Xavier Dolan: Where Life Meets Art
Xavier Dolan is a Canadian actor, screenwriter, and director who, in the past few years, has begun to emerge as a major player on the international film festival circuit. At the young age of 23, Dolan has already made three, soon to be four, films, and won numerous awards, including the Queer Palm at the Cannes Film Festival. The films he creates deal with sensitive issues, but their intimacy, relatablity, and honesty have won over film critics and audiences all over the world. Dolan’s early success is the hallmark of a filmmaker that is unafraid of examining the dark nuances of humanity with an unflinching eye.
You started acting when you were only four years-old, before moving into directing and screenwriting as a teenager. What made you want to make that career change?
I never really wanted to make the switch from acting to directing, but after being unemployed for years, it seemed like I didn’t really have a choice. I was living in too expensive of an apartment; I had just dropped out of college and I needed to think about my acting future in a town where I wasn’t in the good graces of any casting directors. So, the only way to do it was to do it myself.
You have said in the past that your first film, J’ai tué ma mère, was semi-autobiographical. What compelled you to tell that part of your life story at such a young age?
It was merely the only thing I had to say, and could say without venturing into risky territory, like a genre movie or some sort of thriller, since I had literally no experience in writing or directing. So I stuck with that notorious motto, “When it’s personal, it’s universal.”
What do you think it is about your stories or style of filmmaking that have allowed so many people to find such a deep connection with it?
I’m in no position to hazard a guess as to what they found in those films. From my completely self-centered perspective, I just kept telling stories that felt true to me, themes I had lived out, things that needed to emerge from the story-drawer, for cathartic reasons. As for the style of storytelling, all three films are pretty different. The voice is mine, but I love to think the style is uniquely theirs.
The films you make are very personal and obviously close to your heart. Do you ever find it difficult or embarrassing to act out something you wrote?
There is no dilemma in acting out personal things. The dilemma occurs when you write them. From the moment it’s on the page, it’s on the screen. It’s deciding whether or not to share a part of your intimacy, whether or not to forgive yourself for whatever it is you’ve done, and that what you’ll be tentatively exorcising through filmmaking, will now belong to the entire world, but not to you. That is a grueling inner debate. Will you hurt people? Will you hurt yourself? That is the moment when I hesitate. But past that step, I have no remorse.
For you, what are the best and worst parts of writing, starring and directing your own films? Do you ever find it difficult to be objective or critical, or is it too easy to be both when assessing your own art?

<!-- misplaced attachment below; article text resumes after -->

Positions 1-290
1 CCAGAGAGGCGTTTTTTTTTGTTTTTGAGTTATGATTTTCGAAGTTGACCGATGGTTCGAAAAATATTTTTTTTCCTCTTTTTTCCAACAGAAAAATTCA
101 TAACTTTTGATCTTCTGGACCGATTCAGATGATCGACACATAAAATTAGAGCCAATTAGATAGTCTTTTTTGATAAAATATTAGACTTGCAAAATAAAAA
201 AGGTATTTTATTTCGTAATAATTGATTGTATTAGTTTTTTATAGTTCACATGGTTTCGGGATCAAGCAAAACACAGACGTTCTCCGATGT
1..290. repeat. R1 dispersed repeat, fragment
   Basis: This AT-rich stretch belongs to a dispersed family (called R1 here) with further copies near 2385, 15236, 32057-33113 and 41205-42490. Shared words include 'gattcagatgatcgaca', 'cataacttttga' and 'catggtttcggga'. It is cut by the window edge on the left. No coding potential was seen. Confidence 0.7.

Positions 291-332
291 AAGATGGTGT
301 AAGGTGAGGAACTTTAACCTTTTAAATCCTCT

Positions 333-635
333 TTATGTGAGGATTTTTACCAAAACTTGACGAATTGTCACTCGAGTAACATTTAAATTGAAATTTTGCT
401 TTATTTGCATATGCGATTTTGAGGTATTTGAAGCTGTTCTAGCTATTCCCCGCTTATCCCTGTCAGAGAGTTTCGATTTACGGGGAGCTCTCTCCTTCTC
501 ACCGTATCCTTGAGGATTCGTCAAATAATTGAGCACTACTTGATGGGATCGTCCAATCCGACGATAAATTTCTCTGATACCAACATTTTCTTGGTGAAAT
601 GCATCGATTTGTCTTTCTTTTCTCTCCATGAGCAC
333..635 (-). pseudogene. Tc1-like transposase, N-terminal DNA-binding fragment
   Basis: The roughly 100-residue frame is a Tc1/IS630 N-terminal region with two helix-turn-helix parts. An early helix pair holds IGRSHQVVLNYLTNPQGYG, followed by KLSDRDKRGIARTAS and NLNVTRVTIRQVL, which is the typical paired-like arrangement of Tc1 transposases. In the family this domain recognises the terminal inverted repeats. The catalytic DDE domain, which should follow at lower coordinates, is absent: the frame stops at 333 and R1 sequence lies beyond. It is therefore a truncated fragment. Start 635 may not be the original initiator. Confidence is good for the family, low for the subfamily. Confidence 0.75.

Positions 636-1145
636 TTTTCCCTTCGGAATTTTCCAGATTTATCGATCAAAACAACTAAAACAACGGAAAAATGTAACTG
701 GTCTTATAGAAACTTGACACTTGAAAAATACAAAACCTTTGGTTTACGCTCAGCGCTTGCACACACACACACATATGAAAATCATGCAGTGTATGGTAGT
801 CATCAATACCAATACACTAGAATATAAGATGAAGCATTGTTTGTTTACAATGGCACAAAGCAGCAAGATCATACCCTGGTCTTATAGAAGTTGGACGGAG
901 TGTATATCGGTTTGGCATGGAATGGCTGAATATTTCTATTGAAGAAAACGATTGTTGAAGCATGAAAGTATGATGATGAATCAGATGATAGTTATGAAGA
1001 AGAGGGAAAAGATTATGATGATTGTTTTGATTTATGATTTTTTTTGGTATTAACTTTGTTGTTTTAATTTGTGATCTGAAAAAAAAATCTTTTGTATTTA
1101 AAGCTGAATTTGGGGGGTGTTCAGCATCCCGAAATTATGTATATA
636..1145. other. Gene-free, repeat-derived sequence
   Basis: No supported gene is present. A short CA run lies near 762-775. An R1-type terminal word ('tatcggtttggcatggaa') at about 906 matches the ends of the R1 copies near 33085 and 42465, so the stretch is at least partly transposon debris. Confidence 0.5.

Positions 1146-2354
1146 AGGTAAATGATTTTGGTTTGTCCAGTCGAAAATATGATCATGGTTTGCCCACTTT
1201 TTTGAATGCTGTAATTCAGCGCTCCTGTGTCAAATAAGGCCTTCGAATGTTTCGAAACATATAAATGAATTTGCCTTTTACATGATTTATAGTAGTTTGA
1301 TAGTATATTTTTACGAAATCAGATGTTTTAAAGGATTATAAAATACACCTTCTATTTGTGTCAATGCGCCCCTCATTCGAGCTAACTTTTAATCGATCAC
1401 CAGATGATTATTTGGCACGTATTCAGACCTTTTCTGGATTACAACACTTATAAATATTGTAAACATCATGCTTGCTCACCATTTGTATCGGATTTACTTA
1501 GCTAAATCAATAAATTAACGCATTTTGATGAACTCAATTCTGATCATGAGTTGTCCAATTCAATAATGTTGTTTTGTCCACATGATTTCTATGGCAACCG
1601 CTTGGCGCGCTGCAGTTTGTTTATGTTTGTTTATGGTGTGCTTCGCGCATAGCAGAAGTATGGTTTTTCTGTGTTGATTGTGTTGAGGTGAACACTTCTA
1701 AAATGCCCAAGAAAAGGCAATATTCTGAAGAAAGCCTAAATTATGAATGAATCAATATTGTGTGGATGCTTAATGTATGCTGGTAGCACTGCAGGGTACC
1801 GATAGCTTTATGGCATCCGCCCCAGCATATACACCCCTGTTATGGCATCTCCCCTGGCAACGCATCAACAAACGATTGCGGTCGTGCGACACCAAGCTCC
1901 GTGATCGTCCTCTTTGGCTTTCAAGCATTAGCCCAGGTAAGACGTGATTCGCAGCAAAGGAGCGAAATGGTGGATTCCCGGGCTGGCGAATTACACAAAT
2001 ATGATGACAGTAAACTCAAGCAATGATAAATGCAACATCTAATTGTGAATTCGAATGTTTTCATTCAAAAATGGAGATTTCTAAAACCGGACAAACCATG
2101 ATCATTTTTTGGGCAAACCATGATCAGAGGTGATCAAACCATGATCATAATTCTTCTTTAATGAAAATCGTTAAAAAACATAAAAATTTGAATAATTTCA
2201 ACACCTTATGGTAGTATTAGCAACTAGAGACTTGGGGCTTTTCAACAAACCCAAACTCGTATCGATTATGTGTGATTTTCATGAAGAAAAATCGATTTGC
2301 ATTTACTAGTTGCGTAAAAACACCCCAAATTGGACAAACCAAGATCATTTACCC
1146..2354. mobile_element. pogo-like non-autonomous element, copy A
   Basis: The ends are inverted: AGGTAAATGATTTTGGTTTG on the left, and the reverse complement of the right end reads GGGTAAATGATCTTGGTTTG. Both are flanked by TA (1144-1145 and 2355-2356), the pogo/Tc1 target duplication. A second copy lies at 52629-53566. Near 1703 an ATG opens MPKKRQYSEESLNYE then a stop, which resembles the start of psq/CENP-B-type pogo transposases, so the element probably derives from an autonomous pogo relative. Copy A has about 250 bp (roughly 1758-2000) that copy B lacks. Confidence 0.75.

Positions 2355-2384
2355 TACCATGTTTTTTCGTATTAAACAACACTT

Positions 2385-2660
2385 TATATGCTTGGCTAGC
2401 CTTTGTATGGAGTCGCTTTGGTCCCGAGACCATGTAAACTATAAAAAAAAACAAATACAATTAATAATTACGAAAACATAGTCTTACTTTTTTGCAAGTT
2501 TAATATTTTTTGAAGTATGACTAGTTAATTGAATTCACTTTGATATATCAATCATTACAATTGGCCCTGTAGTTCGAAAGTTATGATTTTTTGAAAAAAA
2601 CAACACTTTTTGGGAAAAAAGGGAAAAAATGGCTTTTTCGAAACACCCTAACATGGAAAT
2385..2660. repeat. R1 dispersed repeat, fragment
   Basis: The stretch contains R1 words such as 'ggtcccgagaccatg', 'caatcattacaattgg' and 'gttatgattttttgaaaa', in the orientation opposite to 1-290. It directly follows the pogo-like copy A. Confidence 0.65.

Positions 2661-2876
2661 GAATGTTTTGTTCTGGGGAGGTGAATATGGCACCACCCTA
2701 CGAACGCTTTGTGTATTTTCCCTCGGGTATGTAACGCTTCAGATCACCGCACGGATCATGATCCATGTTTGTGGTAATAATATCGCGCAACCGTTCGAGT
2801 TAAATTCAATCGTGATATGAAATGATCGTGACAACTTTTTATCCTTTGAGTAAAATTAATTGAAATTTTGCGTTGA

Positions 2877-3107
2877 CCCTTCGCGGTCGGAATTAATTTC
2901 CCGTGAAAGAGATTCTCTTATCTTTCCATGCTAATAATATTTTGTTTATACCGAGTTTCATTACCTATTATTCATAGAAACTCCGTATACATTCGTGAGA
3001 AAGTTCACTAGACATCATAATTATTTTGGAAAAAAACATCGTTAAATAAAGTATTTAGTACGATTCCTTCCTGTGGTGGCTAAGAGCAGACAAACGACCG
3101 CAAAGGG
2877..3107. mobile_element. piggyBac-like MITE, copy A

It’s actually interesting and stimulating to look at cinema from various angles and criticize the job of a director through the eyes of an actor, and vice versa. It’s as if there are a couple of guys in my head having a loud argument about something, and then finally they come to an agreement after listening to what each had to say. And no, this is not a description of multiple personality disorder.
What drew you towards the topic of transsexualism in Laurence Anyways?
Nothing drew me more than the idea of an impossible love story, and the fact that I’d be centering on love and not transsexualism. The identity and authenticity issues within the couple itself and within society as a whole could be easily examined through the narrative thread of transsexualism, since it’s really one of the most extreme expressions of difference and requires such tolerance and open-mindedness from the people surrounding you. But in the movie, transsexuality is what we would call a “MacGuffin,” I guess.
How have you seen your filmmaking and acting evolve from your first feature until now? How do you hope to continue to see it grow and change?
From film to film, there are mistakes you never again make. As an actor, I’ve learned a few, not only through acting myself, but also by watching others act. I learned what do to and what not to do, and I think it’s a blessing so early on in a career to be exposed to scrutiny in filmmaking, even if there’s still so much to learn. Aside from that, I hope to act for other filmmakers. That’s for sure.
What filmmakers or other artists inspire your work? How do you see their influence in your films?
I’m mostly influenced by paintings and photographs. In cinema, Paul Thomas Anderson’s Magnolia and Punch Drunk Love, Woody Allen’s films, Louis Malle’s Au revoir les enfants, Demme’s Silence of the Lambs, and Cameron’s Titanic are always a reference somehow. These movies are deep inside me and my memory. Wherever I’m going, whatever I’m writing, they’ve given me reflexes and instincts. They taught me everything. There are so many films I admire but those are the few I keep coming back to, whatever it is I’m looking for, they lead me to it in an unexpected way. Except for Titanic, of course, which I’ve been ripping off like a crazy, Kathy-Bates-style groupie for years. Besides that, I keep watching these great family films from the 90s like Home Alone, Jumanji, etc. They’re full of genius stuff. They’re free, they’re honest, and they work!
What is your WILD Wish?
Wishes are for pussies. I’m a dreamer and a go-getter.